Did you weep into your cornflakes over Antennagate last year? Me either, but a new study suggests that some people might have. According to Ars Technica, researchers at the University of Illinois discovered that attacks upon people's favorite brands can be perceived as attacks against their self image.
The study claims that people with high "self-brand connections" were more likely to perceive personal psychological injury when their brand was attacked, while those same people were likely to gloss over or ignore negative news concerning their brand.
We at TUAW get accused of this kind of behavior all the time, naturally. All of our writers own multiple Apple products. Our benevolent corporate overlords at AOL (not, as many have claimed, Apple itself) pay us a modest sum to write about them. Does this mean that I lunge for the Prozac every time some Android-plugging pundit insists that the iPhone is "dead in the water?" Nope. When various pundits go out of their way to slam Apple and prop up the competition by making outlandish, unsupportable, and linkbaity claims, what depresses me isn't that it's an assault on Apple, but an assault on logic.
Another common criticism that some of our more fervently anti-Apple commenters regularly like to toss at us is that we never report any negative news about Apple and spin everything to make the company look favorable and pristine. Just from my own back catalog of posts I can tell you that's far from the case. Here's some proof:
- Baffling inconsistencies in OS X Lion Multi-Touch
- OS X Lion Bug: Safari guzzling massive amounts of RAM
- Lion bug: Some iMacs locking up after playing video
- Apple issues recall for some iMac hard drives
- And my favorite: Why my next Mac won't be a notebook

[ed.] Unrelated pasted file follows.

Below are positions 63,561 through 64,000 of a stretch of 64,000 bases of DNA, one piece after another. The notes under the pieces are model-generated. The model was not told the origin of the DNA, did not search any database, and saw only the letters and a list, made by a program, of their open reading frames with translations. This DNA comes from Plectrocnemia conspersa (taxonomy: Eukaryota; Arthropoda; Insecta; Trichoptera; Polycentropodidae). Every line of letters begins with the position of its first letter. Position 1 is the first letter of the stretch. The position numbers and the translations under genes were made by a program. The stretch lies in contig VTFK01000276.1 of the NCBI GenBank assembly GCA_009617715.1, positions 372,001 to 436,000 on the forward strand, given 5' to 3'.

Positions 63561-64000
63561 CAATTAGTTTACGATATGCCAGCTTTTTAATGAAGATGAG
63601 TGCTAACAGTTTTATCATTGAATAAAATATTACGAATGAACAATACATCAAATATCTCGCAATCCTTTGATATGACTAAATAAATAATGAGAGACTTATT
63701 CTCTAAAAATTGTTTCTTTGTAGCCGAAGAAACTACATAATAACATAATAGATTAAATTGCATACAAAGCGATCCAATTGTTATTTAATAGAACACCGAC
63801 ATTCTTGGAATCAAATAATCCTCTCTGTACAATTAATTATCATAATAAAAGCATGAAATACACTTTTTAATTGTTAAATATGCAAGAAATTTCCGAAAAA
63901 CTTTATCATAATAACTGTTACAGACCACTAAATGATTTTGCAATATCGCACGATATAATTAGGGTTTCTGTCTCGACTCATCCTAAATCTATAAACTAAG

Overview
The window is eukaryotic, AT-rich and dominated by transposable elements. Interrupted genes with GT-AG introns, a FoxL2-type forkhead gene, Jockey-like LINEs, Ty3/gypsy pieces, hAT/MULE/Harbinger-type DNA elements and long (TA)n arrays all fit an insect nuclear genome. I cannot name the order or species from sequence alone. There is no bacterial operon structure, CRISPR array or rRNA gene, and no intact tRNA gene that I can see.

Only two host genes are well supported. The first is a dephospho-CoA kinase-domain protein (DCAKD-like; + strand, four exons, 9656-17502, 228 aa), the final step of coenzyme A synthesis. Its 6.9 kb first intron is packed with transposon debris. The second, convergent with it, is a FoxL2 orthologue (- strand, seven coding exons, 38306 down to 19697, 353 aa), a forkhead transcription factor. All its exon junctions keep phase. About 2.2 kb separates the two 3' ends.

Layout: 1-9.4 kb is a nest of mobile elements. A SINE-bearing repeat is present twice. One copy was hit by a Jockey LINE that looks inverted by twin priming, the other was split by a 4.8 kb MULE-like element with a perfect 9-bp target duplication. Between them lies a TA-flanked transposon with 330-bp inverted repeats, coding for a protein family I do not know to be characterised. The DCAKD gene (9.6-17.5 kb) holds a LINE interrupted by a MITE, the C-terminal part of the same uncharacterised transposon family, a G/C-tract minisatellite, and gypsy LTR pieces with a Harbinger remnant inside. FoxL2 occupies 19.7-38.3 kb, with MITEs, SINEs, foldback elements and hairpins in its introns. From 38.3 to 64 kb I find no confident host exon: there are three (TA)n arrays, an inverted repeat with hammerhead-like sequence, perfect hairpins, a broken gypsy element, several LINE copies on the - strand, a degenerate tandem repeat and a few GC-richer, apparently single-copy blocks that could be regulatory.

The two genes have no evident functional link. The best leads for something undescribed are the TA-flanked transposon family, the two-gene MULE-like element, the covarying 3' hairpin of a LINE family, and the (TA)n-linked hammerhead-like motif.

Of course, stepping up to defend myself and TUAW like this is just what you'd expect a "fanboy" to do, right? And the scientific minds behind Cracked would point out that poo-pooing study results like those from U of Illinois is extremely common, that we all delude ourselves we're above that sort of thing. "Certainly," we'll say, "there is an Apple cult, but I'm too self-aware to be part of it. This is why I stay with Apple, not because I salivate every time I see a precision-crafted piece of unibody aluminum."
I will say that my loyalty to any company goes only so far. My PlayStation 3 died yesterday as a result of a well-known manufacturing defect, and my PlayStation 2 died an untimely death only four years ago because of yet another manufacturing issue. Both happened well outside of Sony's pitiful warranty period, so all repair/replacement costs came out of my own pocket. So guess what? I'm not buying a PlayStation 4. Sony, you and me, we're done professionally.
As for Apple and its products, the second a single company comes out with a notebook better than a MacBook Pro or Air, and a phone better than an iPhone, and a tablet better than an iPad, and an operating system better than OS X, and customer service better than AppleCare, and integrates it all so tightly that from top to bottom there's no mistaking the quality of the products or the experience of using them, I will kick Apple to the curb without regret.
I mean, wouldn't you? ...No? Pfft, fanboy.